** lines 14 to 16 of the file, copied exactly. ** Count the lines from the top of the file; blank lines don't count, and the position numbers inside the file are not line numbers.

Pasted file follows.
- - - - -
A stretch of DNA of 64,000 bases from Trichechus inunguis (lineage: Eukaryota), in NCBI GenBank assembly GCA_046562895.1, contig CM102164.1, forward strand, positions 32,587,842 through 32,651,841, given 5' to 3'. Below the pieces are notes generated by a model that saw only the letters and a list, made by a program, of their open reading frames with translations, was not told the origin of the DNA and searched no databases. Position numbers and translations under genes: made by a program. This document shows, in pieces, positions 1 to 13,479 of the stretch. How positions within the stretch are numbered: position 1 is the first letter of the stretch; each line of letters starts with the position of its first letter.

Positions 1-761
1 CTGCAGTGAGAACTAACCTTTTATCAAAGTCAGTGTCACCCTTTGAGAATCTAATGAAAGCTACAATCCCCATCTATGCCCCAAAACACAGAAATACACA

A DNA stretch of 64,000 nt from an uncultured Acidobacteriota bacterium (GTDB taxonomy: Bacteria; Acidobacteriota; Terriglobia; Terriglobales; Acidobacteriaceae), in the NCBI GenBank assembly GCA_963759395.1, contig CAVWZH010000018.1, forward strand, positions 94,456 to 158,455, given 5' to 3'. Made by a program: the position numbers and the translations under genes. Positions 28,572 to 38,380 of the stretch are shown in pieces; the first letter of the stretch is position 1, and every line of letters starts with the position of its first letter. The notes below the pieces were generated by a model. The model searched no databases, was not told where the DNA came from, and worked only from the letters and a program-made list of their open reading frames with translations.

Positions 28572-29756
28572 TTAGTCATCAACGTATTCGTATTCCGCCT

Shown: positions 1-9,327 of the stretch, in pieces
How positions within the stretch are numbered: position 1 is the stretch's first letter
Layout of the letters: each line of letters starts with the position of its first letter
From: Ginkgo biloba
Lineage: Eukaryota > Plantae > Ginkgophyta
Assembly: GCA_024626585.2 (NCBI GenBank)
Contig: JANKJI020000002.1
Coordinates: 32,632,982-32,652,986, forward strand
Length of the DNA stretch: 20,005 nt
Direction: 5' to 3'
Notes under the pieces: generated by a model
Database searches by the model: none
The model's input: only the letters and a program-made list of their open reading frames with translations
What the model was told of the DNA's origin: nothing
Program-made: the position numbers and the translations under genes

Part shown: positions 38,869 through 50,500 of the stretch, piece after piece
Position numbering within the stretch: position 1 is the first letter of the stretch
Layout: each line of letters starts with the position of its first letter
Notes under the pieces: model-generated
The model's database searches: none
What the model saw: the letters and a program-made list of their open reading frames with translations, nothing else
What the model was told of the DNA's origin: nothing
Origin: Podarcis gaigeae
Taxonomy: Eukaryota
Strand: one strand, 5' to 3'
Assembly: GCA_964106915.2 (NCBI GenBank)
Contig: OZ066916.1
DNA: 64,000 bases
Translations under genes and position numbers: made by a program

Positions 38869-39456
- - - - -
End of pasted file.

Coordinates: 32,632,982-32,652,986, forward strand
Length of the DNA stretch: 20,005 nt
Direction: 5' to 3'